The reason why it has been generally sought for, and supposed to be only in those, I imagine has been, not only the general usefulness of those sciences; but because, in comparing their equality or excess, the modes of numbers have every the least difference very clear and perceivable: and though in extension every the least excess is not so perceptible, yet the mind has found out ways to examine, and discover demonstratively, the just equality of two angles, or extensions, or figures: and both these, i. e. numbers and figures, can be set down by visible and lasting marks, wherein the ideas under consideration are perfectly determined; which for the most part they are not, where they are marked only by names and words.

11. Modes of Qualities not demonstrable like modes of Quantity.

But in other simple ideas, whose modes and differences are made and counted by degrees, and not quantity, we have not so nice and accurate a distinction of their differences as to perceive, or find ways to measure, their just equality, or the least differences. For those other simple ideas, being appearances of sensations produced in us, by the size, figure, number, and motion of minute corpuscles singly insensible; their different degrees also depend upon the variation of some or of all those causes: which, since it cannot be observed by us, in particles of matter whereof each is too subtile to be perceived, it is impossible for us to have any exact measures of the different degrees of these simple ideas. For, supposing the sensation or idea we name whiteness be produced in us by a certain number of globules, which, having a verticity about their own centres, strike upon the retina of the eye, with a certain degree of rotation, as well as progressive swiftness; it will hence easily follow, that the more the superficial parts of any body are so ordered as to reflect the greater number of globules of light, and to give them the proper rotation, which is fit to produce this sensation of white in us, the more white will that body appear, that from an equal space sends to the retina the greater number of such corpuscles, with that peculiar sort of motion. I do not say that the nature of light consists in very small round globules; nor of whiteness in such a texture of parts as gives a certain rotation to these globules when it reflects them: for I am not now treating physically of light or colours. But this I think I may say, that I cannot (and I would be glad any one would make intelligible that he did) conceive how bodies without us can any ways affect our senses, but by the immediate contact of the sensible bodies themselves, as in tasting and feeling, or the impulse of some sensible particles coming from them, as in seeing, hearing, and smelling; by the different impulse of which parts, caused by their different size, figure, and motion, the variety of sensations is produced in us.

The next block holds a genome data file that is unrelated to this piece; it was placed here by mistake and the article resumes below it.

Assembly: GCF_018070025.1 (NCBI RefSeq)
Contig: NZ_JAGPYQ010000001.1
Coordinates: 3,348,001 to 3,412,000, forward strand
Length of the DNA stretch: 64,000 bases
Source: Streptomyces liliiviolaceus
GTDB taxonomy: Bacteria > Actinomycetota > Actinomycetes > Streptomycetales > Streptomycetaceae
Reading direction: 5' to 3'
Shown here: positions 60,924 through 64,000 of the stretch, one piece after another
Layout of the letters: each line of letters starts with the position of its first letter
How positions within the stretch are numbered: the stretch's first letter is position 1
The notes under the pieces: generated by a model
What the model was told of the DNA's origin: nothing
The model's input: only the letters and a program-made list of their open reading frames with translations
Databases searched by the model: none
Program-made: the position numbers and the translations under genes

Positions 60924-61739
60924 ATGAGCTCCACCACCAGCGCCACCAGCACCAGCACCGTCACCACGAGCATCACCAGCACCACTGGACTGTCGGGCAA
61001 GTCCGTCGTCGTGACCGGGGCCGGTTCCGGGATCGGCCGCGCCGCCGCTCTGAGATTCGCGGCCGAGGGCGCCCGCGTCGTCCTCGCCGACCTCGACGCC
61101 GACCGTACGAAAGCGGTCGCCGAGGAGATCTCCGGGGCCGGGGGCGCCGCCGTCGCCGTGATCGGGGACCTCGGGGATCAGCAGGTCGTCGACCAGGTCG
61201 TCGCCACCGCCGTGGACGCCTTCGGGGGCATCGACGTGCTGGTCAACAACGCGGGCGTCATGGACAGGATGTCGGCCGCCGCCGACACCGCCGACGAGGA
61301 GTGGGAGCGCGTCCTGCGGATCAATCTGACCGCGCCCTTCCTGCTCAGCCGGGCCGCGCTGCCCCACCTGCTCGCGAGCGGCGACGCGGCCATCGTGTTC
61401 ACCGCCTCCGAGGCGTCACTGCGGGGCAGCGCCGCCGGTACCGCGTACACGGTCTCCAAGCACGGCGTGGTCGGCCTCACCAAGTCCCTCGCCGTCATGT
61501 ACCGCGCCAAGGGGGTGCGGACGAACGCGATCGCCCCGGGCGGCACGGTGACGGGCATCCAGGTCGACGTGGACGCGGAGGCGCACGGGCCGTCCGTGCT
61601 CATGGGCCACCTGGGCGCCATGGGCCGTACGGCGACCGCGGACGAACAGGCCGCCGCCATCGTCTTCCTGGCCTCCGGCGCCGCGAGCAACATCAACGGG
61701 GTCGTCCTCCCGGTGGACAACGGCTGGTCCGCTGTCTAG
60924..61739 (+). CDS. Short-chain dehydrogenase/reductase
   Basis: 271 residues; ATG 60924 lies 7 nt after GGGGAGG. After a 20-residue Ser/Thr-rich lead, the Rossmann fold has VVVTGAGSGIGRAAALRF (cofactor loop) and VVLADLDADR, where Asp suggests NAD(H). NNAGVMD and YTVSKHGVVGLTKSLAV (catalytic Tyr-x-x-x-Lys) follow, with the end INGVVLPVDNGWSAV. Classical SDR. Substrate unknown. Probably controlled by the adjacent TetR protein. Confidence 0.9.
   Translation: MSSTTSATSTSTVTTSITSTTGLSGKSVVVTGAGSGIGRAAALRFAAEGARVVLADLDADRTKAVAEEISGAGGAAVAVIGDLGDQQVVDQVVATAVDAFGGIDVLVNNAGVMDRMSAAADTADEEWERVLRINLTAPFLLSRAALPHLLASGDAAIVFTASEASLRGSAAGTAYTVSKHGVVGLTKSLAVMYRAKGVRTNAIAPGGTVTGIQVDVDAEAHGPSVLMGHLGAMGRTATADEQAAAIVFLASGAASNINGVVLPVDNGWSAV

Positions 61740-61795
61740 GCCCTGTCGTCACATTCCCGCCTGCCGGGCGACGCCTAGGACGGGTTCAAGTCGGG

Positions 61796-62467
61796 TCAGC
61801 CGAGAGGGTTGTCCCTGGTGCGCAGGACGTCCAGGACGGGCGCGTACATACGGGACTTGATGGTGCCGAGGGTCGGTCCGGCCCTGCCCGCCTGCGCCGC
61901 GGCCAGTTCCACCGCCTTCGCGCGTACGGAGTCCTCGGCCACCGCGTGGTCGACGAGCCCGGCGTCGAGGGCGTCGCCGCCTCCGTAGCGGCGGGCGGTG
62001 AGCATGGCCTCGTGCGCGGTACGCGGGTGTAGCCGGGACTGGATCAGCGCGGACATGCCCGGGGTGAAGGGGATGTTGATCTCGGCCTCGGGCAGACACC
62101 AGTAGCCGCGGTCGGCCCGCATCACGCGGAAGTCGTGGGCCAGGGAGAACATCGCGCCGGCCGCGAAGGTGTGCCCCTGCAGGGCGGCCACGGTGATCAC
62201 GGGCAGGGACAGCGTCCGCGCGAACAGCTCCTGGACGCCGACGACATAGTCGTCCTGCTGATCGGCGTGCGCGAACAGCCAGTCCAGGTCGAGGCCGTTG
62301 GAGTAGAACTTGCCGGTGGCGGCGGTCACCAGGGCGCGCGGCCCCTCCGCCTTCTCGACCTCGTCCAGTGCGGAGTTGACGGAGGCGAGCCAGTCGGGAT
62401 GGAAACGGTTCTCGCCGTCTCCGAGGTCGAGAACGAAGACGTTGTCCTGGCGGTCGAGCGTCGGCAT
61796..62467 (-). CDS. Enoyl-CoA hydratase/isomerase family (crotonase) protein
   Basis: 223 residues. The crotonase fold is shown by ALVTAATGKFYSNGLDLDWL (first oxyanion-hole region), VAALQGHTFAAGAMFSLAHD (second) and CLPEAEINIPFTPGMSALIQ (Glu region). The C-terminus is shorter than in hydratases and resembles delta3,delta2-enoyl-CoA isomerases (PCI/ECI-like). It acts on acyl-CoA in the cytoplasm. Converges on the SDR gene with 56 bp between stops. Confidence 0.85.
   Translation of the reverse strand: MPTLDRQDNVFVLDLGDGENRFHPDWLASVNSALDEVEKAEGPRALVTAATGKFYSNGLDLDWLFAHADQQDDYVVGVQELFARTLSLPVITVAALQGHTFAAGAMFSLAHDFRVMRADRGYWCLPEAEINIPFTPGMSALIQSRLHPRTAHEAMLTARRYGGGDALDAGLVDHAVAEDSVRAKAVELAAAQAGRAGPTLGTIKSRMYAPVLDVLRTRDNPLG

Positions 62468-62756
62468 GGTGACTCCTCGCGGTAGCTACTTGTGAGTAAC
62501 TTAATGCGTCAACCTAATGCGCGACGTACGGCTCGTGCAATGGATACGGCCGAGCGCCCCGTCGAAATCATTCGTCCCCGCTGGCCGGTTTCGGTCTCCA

12. Particles of light and simple ideas of colour.

Whether then they be globules or no; or whether they have a verticity about their own centres that produces the idea of whiteness in us; this is certain, that the more particles of light are reflected from a body, fitted to give them that peculiar motion which produces the sensation of whiteness in us; and possibly too, the quicker that peculiar motion is, — the whiter does the body appear from which the greatest number are reflected, as is evident in the same piece of paper put in the sunbeams, in the shade, and in a dark hole; in each of which it will produce in us the idea of whiteness in far different degrees.